This premiere institution once attracted students from all corners of the world and it can boast of an illustrious alumni including Nobel laureate economist, Dr Amartya Sen, Oscar-winning filmmaker/author/illustrator/musician, Satyajit Ray, former princess of Cooch Behar and later Queen (Rajmata) Gayatri Devi of Jaipur, former Prime Minister of India, Indira Gandhi, and many others from different disciplines. Sahana Bajpayee, a former pupil and well-known singer and academician, sounds anxious when she says, "The recognition definitely adds a feather in the hat of the hallowed institution and is a matter of great joy and pride for those of us who studied there. But is Rabindranath Tagore's legacy being befittingly carried by Visva Bharati, especially at the present time? This is an important question for many of us. It is a moral responsibility to find the answer to that question. It is not enough to have the stamp of UNESCO just for some hype or to enhance a global image. To be truly universal, the institution must strive to attain universal status through outstanding performance."

Not only a veteran of Visva Bharati has expressed this concern, but a few days ago, Visva Bharati University (VBU) Vice-Chancellor Bidyut Chakraborty courted a controversy after a video clip purportedly showed him as saying that the dream institution of Rabindranath Tagore had lost its global identity and become 'Bolpur Bharati' or 'Paschimbanga Bharati.' Even without verifying the authenticity of this video, it is evident that Visva Bharati has lost its dignity. According to heresy, people often say that those students who have a bleak, come to Visva Bharati to study. It is surprising that youngsters who are keen to get admission in Jadavpur University, Calcutta University, or Presidency University for higher studies are not interested in applying for admission to Visva Bharati. Why is that so? 

Not only has the quality of education deteriorated in the university, but recently expensive equipment has been pilfered from the lab as well. If theft of Tagore’s Nobel medal is deplorable, the present situation at Visva Bharati is no less disgraceful. If such embarrassing incidents continue to occur, eminent alumni of this university will hide their faces in shame. There has been a string of resignations at Visva-Bharati University campus in the backdrop of relentless agitation by a section of students on campus. Prolonged sit-ins, complaints of vandalism, demands for the resignation of the vice chancellor, and disruption of university activities have lowered the prestige of this heritage institution. Why has the university campus turned into a war zone between students and the authorities? What does the VC have to say about this anarchy?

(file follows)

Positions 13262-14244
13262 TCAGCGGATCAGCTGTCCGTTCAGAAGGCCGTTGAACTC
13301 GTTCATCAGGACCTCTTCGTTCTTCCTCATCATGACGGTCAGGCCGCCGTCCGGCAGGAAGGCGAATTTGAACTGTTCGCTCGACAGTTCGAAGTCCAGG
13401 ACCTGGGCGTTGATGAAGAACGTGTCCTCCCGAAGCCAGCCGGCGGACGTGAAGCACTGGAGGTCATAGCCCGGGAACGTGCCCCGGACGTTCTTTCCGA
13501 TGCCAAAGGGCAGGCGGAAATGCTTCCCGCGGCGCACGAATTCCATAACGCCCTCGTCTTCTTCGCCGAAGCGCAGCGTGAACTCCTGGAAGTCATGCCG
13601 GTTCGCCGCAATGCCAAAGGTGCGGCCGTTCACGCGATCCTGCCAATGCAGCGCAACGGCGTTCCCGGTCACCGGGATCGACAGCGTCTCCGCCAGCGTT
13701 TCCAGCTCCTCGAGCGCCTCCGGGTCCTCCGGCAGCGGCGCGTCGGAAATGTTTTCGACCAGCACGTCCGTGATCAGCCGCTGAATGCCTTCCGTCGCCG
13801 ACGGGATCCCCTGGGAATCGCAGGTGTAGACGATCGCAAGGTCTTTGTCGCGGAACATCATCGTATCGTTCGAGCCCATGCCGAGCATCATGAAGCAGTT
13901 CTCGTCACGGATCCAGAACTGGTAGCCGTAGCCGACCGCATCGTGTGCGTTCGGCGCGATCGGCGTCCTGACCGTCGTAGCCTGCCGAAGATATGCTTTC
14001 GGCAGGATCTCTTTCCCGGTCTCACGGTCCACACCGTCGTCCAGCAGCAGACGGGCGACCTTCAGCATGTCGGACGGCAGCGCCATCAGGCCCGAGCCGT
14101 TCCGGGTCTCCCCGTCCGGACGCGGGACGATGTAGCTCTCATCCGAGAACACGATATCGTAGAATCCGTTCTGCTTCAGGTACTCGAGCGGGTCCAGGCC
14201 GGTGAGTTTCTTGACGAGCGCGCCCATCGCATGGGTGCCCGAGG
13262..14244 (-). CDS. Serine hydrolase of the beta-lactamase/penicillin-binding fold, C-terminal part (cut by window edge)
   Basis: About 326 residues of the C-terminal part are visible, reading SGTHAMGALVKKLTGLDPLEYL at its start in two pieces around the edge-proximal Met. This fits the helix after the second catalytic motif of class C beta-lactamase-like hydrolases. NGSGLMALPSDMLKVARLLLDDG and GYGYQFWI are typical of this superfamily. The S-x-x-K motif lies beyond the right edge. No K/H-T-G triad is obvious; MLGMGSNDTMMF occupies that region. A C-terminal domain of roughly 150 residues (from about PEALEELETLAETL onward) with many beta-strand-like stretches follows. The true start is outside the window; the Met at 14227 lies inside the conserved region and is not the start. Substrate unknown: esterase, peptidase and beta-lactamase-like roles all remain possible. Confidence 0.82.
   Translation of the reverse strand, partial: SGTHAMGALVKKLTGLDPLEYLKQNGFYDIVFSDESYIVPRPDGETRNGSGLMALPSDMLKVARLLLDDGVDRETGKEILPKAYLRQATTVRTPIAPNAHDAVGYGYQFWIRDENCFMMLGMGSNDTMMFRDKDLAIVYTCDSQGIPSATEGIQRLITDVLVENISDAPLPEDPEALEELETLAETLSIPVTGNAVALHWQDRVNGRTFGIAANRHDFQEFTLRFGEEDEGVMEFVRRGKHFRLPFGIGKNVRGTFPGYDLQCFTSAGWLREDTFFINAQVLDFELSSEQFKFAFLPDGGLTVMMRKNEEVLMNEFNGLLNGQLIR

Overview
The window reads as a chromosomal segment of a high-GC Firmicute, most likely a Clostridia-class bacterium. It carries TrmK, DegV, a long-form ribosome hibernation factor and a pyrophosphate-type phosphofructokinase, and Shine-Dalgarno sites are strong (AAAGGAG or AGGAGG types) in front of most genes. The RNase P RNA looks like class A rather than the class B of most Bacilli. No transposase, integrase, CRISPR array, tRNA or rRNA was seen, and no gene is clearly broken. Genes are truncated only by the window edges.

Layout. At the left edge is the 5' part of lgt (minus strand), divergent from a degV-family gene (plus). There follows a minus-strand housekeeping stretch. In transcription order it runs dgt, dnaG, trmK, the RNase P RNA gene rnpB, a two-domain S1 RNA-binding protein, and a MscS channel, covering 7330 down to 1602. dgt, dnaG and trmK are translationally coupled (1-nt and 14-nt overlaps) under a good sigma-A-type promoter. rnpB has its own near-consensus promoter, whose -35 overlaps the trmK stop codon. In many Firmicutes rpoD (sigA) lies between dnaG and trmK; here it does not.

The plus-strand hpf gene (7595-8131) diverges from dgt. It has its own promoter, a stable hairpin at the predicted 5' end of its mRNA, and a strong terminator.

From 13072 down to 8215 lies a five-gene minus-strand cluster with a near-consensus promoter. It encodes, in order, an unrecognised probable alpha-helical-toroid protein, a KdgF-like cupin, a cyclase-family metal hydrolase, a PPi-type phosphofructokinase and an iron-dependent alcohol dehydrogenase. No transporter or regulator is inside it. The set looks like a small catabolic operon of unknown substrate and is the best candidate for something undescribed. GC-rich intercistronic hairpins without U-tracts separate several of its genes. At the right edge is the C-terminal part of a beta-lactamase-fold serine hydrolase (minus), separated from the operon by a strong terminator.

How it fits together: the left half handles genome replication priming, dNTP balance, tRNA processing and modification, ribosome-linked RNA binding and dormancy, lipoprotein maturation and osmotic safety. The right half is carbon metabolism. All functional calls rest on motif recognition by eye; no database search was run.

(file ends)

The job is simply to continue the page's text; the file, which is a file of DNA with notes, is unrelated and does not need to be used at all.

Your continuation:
The sit-in protests by agitators have been going on in front of the vice chancellor’s residence. But why is this demonstration being held? A leader of the sit-in movement said, "We have several demands, including the timely publication of results, scholarships, the filling up of empty seats in hostels, and stopping the anarchy that is ruining Visva Bharati. But what do we see here? The voices of dissent against the VC are being selectively identified – be they teachers or staff or students; everyone is being harassed. As long as I was not associated with the movement, I had no problem. I have been served show cause notice, then sent a letter through the head of the department, threatening to involve the CBI to probe my antecedents, and later, when I applied for pre-submission of my research paper, it was deliberately delayed by citing silly reasons like too many spelling errors in the dissertation paper."

Trouble erupted at Visva-Bharati in 2020 when the university authorities decided to build a fence around the ground, where the ‘Poush Mela’ (winter fair) is held every year. The fair was also cancelled over environmental concerns. After the order of the Environment Court, construction work started under the supervision of Vice-Chancellor Bidyut Chakraborty,.  What followed was utter anarchy and mayhem, never before witnessed at Santiniketan. A large number of irate mobs demolished the gates of the campus and ransacked construction material brought to build the wall around the ground. The temporary camp office was demolished. Even, external attackers brought JCB machines and vandalised the property of the university. The vandalism following the construction of the fencing wall, students’ agitation, and losing the glorious faculty – all these incidents have tarnished the image of the Central University. How much of it will be revived by the UNESCO Medal is a big question that is being raised by various segments of society.